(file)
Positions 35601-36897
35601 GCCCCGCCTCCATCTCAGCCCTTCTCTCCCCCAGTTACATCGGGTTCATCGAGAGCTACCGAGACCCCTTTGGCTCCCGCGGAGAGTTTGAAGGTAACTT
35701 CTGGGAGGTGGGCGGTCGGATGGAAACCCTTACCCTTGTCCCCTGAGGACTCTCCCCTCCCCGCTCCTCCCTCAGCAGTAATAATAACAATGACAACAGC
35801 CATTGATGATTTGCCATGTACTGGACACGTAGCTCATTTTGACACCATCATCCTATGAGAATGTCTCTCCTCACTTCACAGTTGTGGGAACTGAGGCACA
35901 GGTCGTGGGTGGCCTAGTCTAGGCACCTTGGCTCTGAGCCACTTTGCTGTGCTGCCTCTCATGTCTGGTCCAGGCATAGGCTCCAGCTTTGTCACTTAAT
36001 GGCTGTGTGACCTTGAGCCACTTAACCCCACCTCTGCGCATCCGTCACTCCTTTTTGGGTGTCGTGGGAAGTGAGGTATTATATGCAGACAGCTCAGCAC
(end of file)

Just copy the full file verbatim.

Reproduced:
Positions 35601-36897
35601 GCCCCGCCTCCATCTCAGCCCTTCTCTCCCCCAGTTACATCGGGTTCATCGAGAGCTACCGAGACCCCTTTGGCTCCCGCGGAGAGTTTGAAGGTAACTT
35701 CTGGGAGGTGGGCGGTCGGATGGAAACCCTTACCCTTGTCCCCTGAGGACTCTCCCCTCCCCGCTCCTCCCTCAGCAGTAATAATAACAATGACAACAGC
35801 CATTGATGATTTGCCATGTACTGGACACGTAGCTCATTTTGACACCATCATCCTATGAGAATGTCTCTCCTCACTTCACAGTTGTGGGAACTGAGGCACA
35901 GGTCGTGGGTGGCCTAGTCTAGGCACCTTGGCTCTGAGCCACTTTGCTGTGCTGCCTCTCATGTCTGGTCCAGGCATAGGCTCCAGCTTTGTCACTTAAT
36001 GGCTGTGTGACCTTGAGCCACTTAACCCCACCTCTGCGCATCCGTCACTCCTTTTTGGGTGTCGTGGGAAGTGAGGTATTATATGCAGACAGCTCAGCAC